Biophilia refers to our innate human connection to nature. This connection has always been essential for human survival. Today, as we become more urbanized, we have become increasingly disconnected from nature, leading to a range of health and social problems. However, there is growing recognition of the benefits of biophilia in architecture and urban design. In this article, I will explore biophilia’s relevance to sustainable architecture and urban design, and share some examples.
Biophilic design incorporates natural elements into the built environment, such as natural light, plants, and water features. It creates a connection between people and nature by bringing natural elements into buildings and public spaces. The benefits of biophilic design are numerous, including improved health and well-being, increased productivity, reduced stress, and enhanced creativity.
Research has shown that biophilic design can reduce stress and anxiety, lower blood pressure, and increase productivity. One study found that employees in an office with a green wall were more productive and had lower stress levels than those in a traditional office setting. Another study found that patients in a hospital room with a view of nature had lower levels of pain and anxiety than those in rooms with no view.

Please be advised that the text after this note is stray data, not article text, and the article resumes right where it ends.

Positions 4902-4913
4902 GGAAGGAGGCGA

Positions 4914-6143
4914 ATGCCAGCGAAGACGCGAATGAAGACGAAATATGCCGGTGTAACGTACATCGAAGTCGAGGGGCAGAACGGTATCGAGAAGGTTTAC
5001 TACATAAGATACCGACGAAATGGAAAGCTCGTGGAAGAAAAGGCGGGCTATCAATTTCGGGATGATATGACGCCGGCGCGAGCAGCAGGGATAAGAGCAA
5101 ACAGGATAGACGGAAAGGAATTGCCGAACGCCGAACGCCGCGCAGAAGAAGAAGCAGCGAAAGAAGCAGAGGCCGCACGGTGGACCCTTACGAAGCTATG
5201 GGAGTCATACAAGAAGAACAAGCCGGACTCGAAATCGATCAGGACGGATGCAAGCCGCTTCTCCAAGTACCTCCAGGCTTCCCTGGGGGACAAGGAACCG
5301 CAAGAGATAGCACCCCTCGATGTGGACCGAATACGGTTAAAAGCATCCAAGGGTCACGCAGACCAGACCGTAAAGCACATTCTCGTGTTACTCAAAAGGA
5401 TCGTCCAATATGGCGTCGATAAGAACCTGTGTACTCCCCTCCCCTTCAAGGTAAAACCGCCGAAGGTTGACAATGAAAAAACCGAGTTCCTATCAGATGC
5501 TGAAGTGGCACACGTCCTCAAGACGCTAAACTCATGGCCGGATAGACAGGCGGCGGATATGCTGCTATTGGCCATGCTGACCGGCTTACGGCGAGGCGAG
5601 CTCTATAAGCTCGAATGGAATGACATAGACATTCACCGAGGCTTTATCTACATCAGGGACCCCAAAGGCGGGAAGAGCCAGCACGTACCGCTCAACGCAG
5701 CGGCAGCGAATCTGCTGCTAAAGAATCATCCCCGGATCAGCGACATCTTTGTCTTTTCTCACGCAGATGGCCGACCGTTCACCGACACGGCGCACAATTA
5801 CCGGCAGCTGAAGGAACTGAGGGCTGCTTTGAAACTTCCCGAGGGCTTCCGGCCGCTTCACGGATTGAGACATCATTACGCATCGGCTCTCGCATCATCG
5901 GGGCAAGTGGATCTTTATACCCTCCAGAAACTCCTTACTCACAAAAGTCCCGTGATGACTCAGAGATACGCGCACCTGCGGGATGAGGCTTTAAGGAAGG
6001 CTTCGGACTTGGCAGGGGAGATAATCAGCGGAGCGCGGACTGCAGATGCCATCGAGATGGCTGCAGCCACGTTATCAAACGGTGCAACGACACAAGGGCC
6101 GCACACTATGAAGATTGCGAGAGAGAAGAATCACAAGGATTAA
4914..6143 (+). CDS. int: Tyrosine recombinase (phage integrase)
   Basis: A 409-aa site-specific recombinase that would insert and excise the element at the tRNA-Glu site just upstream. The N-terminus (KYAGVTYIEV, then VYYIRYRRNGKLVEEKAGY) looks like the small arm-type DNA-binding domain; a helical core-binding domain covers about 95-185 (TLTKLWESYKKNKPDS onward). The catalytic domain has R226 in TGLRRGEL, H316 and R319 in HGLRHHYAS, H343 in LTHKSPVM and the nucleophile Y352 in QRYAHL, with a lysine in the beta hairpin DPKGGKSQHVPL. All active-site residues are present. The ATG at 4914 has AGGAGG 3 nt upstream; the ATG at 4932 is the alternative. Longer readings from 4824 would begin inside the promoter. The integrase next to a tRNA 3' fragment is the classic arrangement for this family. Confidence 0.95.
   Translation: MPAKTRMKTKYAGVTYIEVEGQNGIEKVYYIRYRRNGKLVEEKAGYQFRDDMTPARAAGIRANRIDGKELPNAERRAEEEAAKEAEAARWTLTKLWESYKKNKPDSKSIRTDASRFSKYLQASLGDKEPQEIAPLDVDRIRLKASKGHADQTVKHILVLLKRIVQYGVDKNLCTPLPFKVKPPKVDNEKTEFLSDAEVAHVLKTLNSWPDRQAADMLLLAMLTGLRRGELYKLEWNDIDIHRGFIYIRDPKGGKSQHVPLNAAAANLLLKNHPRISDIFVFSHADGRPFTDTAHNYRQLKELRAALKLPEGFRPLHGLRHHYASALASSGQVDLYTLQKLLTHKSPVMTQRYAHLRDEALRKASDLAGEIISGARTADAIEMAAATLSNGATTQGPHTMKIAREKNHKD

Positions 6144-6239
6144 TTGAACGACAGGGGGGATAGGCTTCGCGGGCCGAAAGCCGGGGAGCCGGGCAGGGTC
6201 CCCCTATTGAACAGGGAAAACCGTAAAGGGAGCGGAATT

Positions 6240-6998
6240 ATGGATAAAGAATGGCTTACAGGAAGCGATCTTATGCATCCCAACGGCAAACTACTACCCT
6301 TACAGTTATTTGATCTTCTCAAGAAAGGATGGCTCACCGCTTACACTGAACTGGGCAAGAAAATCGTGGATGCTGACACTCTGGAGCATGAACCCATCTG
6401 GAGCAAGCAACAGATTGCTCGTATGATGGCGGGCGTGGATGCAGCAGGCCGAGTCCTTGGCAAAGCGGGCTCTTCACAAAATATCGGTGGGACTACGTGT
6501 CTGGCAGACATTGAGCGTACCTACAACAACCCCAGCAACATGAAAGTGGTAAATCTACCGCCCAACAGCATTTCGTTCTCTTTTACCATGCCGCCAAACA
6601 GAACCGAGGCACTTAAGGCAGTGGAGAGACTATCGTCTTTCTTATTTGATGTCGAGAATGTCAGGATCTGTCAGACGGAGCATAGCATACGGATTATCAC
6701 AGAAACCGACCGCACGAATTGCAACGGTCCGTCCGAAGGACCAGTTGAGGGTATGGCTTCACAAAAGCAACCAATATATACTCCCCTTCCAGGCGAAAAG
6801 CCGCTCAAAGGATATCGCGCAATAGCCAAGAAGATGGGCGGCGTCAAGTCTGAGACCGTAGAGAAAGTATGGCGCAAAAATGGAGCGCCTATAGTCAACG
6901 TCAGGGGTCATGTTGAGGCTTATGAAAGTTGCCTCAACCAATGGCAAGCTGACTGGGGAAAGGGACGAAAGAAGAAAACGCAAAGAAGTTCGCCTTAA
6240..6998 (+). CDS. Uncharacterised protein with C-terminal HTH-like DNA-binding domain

In addition to the health benefits, biophilic design can also contribute to sustainability. Buildings with natural light, ventilation, and water features reduce energy consumption and improve indoor air quality. Urban design that incorporates green spaces can reduce the urban heat island effect, mitigate stormwater runoff, and improve the overall livability of urban areas.
Kanha Shanti Vanam, a Platinum-rated Green Campus located near the city of Hyderabad, India, is a unique example of biophilic design in practice. This 1,400-acre Heartfulness meditation center is designed to provide a connection to nature and promote well-being through its biophilic design features.
Kanha is in a natural setting, filed with rainforests, lakes, and open spaces. The architects sought to create a sense of harmony between the built environment and its natural surroundings. Kanha features numerous biophilic design elements, including a meditation hall that is designed to resemble a cave, with a natural rock formation as the backdrop.
One of the most striking features of Kanha is its extensive use of greenery. There are more than 700,000 plants and trees, which have been strategically placed throughout the campus to create a sense of calm and tranquility. The greenery also helps to reduce the urban heat island effect and improve air quality.